HUGO, Okla. -- Drive down any highway in the country and you'll likely see a State Trooper, an officer with the Department of Public Safety, but flashback 70 years when an Oklahoma rancher and teacher decided to start a career unheard of at the time.
The Great Depression hit the country hard in the 1930's, and many folks struggled to find work to provide for their families.
But in Oklahoma, several law enforcement jobs were created with the birth of the Highway Patrol, and one man who was there at the beginning recalls how it all started.
Back before concrete and pavement, folks got around driving on dirt roads. Then, 27-year-old Ed Vandergriff was teaching in Frogville when he received a unique opportunity.
"I received a telegram from Oklahoma City to come for this job with the highway patrol."
The Oklahoma State Legislature created the Department of Public safety. The job paid $150 a month, three times what Ed was making to teach.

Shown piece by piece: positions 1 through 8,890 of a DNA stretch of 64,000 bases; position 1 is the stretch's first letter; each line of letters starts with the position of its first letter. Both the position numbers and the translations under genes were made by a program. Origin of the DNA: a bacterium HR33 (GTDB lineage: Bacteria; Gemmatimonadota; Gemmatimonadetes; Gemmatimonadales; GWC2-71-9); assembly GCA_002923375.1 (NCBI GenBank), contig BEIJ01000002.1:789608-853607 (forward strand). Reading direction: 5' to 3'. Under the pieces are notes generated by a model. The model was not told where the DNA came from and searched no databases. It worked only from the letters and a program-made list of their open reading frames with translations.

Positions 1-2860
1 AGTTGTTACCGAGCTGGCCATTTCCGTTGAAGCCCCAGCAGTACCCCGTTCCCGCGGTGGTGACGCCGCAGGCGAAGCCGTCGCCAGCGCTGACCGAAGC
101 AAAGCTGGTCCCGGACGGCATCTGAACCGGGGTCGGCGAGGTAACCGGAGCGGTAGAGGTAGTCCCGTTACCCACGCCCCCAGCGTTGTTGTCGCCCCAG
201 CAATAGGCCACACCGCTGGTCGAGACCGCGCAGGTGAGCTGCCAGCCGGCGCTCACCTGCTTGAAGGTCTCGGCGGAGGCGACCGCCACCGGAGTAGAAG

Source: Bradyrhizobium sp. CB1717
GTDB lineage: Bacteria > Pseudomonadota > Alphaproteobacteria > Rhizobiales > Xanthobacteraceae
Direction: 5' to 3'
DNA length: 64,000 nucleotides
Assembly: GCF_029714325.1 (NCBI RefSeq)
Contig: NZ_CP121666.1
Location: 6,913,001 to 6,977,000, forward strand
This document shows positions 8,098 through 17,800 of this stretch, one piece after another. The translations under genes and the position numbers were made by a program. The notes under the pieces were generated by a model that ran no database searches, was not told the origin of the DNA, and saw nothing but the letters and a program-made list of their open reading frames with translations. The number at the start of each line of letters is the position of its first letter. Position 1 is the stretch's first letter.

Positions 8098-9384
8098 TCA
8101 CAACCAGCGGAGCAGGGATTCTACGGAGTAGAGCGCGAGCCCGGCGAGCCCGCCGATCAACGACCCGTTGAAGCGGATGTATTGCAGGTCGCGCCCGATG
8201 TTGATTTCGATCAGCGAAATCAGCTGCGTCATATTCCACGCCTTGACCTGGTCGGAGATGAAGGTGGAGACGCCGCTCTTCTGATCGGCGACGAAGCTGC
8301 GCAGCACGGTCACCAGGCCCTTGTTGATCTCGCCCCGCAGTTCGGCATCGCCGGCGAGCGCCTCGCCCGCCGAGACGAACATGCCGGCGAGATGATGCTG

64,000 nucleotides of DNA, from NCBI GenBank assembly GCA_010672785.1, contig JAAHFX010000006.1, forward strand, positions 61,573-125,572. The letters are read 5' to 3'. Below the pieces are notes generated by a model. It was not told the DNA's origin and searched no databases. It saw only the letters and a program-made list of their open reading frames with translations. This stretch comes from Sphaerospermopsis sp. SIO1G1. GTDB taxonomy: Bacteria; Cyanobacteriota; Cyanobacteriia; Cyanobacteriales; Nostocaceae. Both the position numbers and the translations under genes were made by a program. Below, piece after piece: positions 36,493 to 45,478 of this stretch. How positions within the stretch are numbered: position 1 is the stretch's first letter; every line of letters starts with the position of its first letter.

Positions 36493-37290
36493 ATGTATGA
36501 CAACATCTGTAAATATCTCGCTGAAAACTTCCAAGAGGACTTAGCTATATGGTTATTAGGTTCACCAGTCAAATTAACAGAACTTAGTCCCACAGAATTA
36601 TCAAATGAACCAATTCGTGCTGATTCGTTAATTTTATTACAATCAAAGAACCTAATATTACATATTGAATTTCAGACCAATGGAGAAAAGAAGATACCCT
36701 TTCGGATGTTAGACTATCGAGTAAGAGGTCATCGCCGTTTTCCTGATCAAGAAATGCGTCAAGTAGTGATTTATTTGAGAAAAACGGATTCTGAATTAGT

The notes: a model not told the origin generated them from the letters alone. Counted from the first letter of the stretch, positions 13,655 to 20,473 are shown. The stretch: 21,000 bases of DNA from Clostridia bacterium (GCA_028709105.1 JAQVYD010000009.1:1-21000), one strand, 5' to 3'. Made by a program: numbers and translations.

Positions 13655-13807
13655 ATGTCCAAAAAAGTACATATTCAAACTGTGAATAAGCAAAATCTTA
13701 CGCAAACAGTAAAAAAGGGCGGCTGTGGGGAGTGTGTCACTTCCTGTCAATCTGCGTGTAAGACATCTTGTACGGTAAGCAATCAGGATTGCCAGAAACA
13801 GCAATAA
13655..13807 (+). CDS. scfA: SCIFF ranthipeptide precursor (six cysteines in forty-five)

"Everything was furnished but my underwear and socks."
He and about 120 other men became the state's first state troopers. Now 97 years old, Ed is the only living member of that first class.
Their cars looked different, and they had a $100 expense account.
"They called us the ‘Steak Eating Highway Patrol’ because we would buy steaks 90 cents and we would sit down and they would say, "There's the steak eating highway patrol!!" so we would fight and whoop the heck out of them and put them in jail."
But Ed says their mission was always to assist people, not just arrest them.
"Our superiors preached it to us. Anyone with a flat, any person without gasoline. We had a courtesy can. I have an old can in my garage. We would put a gallon of gas in the car, finally won them over."
Ed served in World War II, as Choctaw County Sheriff, and worked on a family ranch in his life. He now lives alone in Hugo, but some of his fondest memories come from a time when he helped pave the way for modern traffic safety.
The Oklahoma State Legislature honored Ed Vandergriff last week at the State Capitol. He says 97 years have snuck up on him. His advice for long life -- try to avoid dangerous situations, and watch what you eat.